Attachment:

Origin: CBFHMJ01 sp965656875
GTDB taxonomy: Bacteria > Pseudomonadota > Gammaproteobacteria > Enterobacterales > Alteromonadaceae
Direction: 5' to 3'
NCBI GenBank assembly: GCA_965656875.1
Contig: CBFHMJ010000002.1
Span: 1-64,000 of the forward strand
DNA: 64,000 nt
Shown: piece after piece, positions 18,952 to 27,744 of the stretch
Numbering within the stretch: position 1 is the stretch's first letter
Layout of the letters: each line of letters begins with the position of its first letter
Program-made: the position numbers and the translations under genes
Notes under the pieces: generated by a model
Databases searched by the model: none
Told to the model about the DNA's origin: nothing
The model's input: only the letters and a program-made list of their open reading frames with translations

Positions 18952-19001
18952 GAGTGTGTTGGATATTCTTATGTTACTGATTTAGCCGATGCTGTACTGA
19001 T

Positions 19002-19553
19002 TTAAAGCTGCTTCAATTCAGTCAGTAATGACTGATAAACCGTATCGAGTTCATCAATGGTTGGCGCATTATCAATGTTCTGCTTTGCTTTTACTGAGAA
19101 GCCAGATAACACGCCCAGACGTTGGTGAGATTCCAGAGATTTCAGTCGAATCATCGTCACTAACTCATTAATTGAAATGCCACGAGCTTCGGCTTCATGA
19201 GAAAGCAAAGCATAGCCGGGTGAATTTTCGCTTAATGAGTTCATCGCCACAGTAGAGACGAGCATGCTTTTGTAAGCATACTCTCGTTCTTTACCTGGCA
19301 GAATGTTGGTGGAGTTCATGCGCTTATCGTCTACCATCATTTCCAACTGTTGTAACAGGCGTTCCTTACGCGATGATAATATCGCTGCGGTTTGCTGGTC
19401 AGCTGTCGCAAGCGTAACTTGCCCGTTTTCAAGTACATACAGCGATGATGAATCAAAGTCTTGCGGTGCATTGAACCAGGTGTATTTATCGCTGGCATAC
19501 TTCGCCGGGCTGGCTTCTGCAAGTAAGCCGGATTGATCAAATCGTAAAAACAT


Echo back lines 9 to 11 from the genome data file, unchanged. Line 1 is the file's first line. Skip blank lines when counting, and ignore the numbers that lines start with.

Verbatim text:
Numbering within the stretch: position 1 is the stretch's first letter
Layout of the letters: each line of letters begins with the position of its first letter
Program-made: the position numbers and the translations under genes